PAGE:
Back to school

As schools stabilize, some students and supplies still missing

Council members Christine Quinn and Domenic Recchia hand out school supplies to students at I.S. 281 in Bensonhurst (Credit: William Alatriste)

If today’s attendance figures were a test of how well the city’s schools are rebounding from Hurricane Sandy, as Chancellor Dennis Walcott said they would be last week, then the city scored a 91 percent overall.

Even as 34 city schools remain unmoored from their damaged buildings, thousands more students showed up for classes today for the first time since the schools closed in October. At the same time, charitable efforts are shifting their focus toward replenishing those schools with basic supplies—most recently through a million dollar campaign, launched today, to supply students with backpacks and other supplies.

The city’s overall attendance rate is climbing, but schools in the areas that the hurricane hit the hardest are still struggling to fill their rosters. Of the fifteen schools that returned to their original buildings today, after relocating a week ago, Department of Education officials said about 77 percent showed up on average. And among the 37 relocated schools, two-thirds of students showed up—double the percentage from last week.

At Rockaway Collegiate High School, which relocated to Queens Metropolitan High School, just under half the student body came to school. At Beach Channel High School, which relocated to Franklin K. Lane High School in Jamaica, Queens, only 41 percent of students showed up.  And at P.S. 253, the attendance rate was 29.4 percent today, it’s last day at a relocated site. Officials announced this afternoon that it and two other schools—Mark Twain I.S. 239 and P.S. 279 Herman Schreiber—would be returning to their buildings starting tomorrow thanks to new repairs.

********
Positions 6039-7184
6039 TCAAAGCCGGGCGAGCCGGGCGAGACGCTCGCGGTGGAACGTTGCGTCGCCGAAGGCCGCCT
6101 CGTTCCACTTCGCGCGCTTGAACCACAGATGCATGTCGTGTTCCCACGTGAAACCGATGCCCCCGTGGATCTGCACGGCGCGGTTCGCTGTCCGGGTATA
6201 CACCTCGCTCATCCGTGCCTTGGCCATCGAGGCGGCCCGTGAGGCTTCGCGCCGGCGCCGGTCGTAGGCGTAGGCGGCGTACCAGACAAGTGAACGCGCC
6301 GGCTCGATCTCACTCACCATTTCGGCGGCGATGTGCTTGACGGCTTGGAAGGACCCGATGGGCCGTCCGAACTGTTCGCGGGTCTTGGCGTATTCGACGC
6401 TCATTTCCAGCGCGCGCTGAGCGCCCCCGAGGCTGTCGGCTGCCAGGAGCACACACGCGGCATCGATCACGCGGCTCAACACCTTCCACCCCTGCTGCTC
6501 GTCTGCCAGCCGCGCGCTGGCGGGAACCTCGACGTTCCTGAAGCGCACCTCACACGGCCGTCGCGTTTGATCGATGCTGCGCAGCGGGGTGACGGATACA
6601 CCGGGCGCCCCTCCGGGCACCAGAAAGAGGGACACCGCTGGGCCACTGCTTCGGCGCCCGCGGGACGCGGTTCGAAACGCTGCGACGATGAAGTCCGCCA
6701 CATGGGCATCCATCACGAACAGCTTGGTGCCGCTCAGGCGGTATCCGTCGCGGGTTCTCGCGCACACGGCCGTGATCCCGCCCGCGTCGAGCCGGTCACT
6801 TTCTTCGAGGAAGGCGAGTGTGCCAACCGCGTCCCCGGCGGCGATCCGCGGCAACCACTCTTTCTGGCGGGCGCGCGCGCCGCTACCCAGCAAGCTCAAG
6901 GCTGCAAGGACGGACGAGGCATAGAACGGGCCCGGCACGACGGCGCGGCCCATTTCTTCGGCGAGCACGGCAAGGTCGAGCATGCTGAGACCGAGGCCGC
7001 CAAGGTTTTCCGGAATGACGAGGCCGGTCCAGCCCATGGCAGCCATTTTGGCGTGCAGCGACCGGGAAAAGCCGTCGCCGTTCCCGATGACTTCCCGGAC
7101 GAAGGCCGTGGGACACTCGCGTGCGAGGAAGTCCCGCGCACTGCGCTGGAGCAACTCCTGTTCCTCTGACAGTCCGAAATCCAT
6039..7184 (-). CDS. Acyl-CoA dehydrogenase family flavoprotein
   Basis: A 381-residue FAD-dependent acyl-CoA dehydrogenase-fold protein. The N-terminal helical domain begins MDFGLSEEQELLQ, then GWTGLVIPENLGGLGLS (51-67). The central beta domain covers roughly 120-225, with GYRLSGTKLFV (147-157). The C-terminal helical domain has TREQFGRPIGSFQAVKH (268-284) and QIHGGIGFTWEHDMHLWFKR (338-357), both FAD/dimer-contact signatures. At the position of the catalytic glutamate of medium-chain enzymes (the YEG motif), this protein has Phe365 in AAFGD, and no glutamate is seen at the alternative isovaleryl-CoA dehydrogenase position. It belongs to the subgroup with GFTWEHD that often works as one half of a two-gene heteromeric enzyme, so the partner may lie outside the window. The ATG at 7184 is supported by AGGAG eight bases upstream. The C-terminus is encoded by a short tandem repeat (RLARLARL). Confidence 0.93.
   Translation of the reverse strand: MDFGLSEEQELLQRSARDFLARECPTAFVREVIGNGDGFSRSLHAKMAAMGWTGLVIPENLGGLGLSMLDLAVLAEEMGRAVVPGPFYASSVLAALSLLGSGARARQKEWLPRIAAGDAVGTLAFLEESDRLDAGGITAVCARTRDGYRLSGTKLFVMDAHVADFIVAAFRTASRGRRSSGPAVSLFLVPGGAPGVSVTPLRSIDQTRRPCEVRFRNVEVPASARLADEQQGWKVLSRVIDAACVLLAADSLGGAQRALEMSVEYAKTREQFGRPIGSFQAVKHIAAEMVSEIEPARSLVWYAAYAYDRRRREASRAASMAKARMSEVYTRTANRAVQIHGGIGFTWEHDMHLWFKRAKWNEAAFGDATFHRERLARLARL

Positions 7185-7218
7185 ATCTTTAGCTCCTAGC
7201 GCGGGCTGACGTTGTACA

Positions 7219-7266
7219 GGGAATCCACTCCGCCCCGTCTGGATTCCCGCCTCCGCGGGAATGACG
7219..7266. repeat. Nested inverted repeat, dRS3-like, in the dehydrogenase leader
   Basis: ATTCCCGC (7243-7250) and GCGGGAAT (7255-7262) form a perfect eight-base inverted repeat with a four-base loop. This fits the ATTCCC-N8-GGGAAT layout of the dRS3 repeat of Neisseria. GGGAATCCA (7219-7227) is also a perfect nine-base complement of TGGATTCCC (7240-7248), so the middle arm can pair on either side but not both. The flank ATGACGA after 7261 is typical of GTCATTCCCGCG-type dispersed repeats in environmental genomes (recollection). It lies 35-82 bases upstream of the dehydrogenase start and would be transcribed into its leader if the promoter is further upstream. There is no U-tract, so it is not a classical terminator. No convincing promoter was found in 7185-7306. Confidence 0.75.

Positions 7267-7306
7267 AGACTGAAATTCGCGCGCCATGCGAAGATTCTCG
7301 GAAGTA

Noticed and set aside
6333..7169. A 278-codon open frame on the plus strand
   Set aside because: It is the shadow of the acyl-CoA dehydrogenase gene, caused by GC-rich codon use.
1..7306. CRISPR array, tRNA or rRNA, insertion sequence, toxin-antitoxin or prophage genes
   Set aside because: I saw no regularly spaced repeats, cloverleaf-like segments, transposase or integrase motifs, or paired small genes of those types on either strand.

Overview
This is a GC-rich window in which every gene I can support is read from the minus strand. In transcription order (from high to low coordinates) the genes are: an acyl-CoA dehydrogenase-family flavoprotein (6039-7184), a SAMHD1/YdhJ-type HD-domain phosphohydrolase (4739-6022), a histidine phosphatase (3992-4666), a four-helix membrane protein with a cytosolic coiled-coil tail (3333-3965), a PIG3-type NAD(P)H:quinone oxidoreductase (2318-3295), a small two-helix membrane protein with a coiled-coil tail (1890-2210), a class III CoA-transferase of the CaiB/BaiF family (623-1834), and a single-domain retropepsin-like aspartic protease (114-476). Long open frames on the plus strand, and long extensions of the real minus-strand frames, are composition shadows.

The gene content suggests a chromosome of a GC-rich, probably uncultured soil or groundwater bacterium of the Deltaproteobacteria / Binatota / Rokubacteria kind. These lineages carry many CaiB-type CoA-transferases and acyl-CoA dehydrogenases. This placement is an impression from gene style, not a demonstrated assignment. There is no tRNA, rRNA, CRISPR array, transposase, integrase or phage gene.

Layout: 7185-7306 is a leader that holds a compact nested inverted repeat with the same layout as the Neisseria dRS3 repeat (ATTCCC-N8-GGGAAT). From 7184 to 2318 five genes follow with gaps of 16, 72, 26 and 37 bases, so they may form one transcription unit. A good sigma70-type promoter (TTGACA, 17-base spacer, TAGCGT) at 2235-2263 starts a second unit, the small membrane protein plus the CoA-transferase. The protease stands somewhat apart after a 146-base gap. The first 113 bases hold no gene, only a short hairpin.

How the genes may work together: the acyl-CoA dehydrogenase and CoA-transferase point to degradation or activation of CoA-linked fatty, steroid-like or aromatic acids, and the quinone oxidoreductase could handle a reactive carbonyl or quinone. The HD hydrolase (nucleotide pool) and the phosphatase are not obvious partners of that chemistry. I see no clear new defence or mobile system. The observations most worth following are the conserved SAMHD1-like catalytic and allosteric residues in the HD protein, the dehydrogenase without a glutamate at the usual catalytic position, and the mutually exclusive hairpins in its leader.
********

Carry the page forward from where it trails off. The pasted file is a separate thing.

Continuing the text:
Yesterday city officials said all but six schools will likely return to their buildings by the end of November. The rest will have to wait until at least January, 2013. To stick to that timeline, the city will funnel $200 million in capital funds into school repairs.

Last week, Chancellor Dennis Walcott said city officials were hopeful that attendance would rise again in the displaced schools after taking Veterans Day off. Today officials said the attendance rates were a big step in the right direction, but still not sufficiently high.

“We think it is positive that attendance rates more than doubled in relocated schools as well as in schools returning to their original buildings,” Department spokeswoman Erin Hughes, said. “We think it’s important for all students to be back in the classroom though so we are looking into a number of ways that we can reach out to parents and students who may not be attending school and work on getting them back into the classroom.”